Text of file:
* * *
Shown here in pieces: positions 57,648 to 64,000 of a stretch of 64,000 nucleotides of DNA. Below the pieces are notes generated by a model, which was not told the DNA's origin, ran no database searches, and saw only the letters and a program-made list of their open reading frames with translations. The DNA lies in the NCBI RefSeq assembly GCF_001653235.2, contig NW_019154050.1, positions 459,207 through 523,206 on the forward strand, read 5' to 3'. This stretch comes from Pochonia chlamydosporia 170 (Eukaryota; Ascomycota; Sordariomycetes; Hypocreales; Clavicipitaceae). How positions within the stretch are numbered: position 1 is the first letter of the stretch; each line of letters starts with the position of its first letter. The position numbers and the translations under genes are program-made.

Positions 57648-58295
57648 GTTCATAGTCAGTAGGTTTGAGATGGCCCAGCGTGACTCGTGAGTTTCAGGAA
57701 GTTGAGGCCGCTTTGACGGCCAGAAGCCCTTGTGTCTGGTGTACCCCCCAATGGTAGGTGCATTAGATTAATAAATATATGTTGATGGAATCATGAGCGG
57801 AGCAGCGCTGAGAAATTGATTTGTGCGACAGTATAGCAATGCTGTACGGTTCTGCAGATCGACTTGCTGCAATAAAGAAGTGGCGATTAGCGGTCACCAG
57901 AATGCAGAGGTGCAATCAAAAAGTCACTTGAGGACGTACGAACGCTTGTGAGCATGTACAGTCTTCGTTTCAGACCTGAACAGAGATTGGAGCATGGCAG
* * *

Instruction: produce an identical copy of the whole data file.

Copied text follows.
Shown here in pieces: positions 57,648 to 64,000 of a stretch of 64,000 nucleotides of DNA. Below the pieces are notes generated by a model, which was not told the DNA's origin, ran no database searches, and saw only the letters and a program-made list of their open reading frames with translations. The DNA lies in the NCBI RefSeq assembly GCF_001653235.2, contig NW_019154050.1, positions 459,207 through 523,206 on the forward strand, read 5' to 3'. This stretch comes from Pochonia chlamydosporia 170 (Eukaryota; Ascomycota; Sordariomycetes; Hypocreales; Clavicipitaceae). How positions within the stretch are numbered: position 1 is the first letter of the stretch; each line of letters starts with the position of its first letter. The position numbers and the translations under genes are program-made.

Positions 57648-58295
57648 GTTCATAGTCAGTAGGTTTGAGATGGCCCAGCGTGACTCGTGAGTTTCAGGAA
57701 GTTGAGGCCGCTTTGACGGCCAGAAGCCCTTGTGTCTGGTGTACCCCCCAATGGTAGGTGCATTAGATTAATAAATATATGTTGATGGAATCATGAGCGG
57801 AGCAGCGCTGAGAAATTGATTTGTGCGACAGTATAGCAATGCTGTACGGTTCTGCAGATCGACTTGCTGCAATAAAGAAGTGGCGATTAGCGGTCACCAG
57901 AATGCAGAGGTGCAATCAAAAAGTCACTTGAGGACGTACGAACGCTTGTGAGCATGTACAGTCTTCGTTTCAGACCTGAACAGAGATTGGAGCATGGCAG